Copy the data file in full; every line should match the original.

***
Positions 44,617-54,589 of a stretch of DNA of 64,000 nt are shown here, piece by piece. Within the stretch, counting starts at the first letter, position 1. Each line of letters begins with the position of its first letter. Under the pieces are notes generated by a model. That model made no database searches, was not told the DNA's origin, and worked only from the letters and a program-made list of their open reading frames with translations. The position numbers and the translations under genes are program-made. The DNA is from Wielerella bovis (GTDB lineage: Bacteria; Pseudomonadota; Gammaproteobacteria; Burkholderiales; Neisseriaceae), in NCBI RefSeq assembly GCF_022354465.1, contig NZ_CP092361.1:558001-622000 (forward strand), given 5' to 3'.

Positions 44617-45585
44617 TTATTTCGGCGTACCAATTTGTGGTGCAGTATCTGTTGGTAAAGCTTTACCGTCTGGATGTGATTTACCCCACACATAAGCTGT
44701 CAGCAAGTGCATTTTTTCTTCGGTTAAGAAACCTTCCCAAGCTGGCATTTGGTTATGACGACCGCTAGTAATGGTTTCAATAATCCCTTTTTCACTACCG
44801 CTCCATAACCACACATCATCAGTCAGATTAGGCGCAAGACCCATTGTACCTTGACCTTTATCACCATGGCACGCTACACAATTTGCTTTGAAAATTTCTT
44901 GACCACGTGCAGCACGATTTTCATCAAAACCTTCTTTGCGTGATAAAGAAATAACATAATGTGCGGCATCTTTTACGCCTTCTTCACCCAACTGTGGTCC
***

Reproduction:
Positions 44,617-54,589 of a stretch of DNA of 64,000 nt are shown here, piece by piece. Within the stretch, counting starts at the first letter, position 1. Each line of letters begins with the position of its first letter. Under the pieces are notes generated by a model. That model made no database searches, was not told the DNA's origin, and worked only from the letters and a program-made list of their open reading frames with translations. The position numbers and the translations under genes are program-made. The DNA is from Wielerella bovis (GTDB lineage: Bacteria; Pseudomonadota; Gammaproteobacteria; Burkholderiales; Neisseriaceae), in NCBI RefSeq assembly GCF_022354465.1, contig NZ_CP092361.1:558001-622000 (forward strand), given 5' to 3'.

Positions 44617-45585
44617 TTATTTCGGCGTACCAATTTGTGGTGCAGTATCTGTTGGTAAAGCTTTACCGTCTGGATGTGATTTACCCCACACATAAGCTGT
44701 CAGCAAGTGCATTTTTTCTTCGGTTAAGAAACCTTCCCAAGCTGGCATTTGGTTATGACGACCGCTAGTAATGGTTTCAATAATCCCTTTTTCACTACCG
44801 CTCCATAACCACACATCATCAGTCAGATTAGGCGCAAGACCCATTGTACCTTGACCTTTATCACCATGGCACGCTACACAATTTGCTTTGAAAATTTCTT
44901 GACCACGTGCAGCACGATTTTCATCAAAACCTTCTTTGCGTGATAAAGAAATAACATAATGTGCGGCATCTTTTACGCCTTCTTCACCCAACTGTGGTCC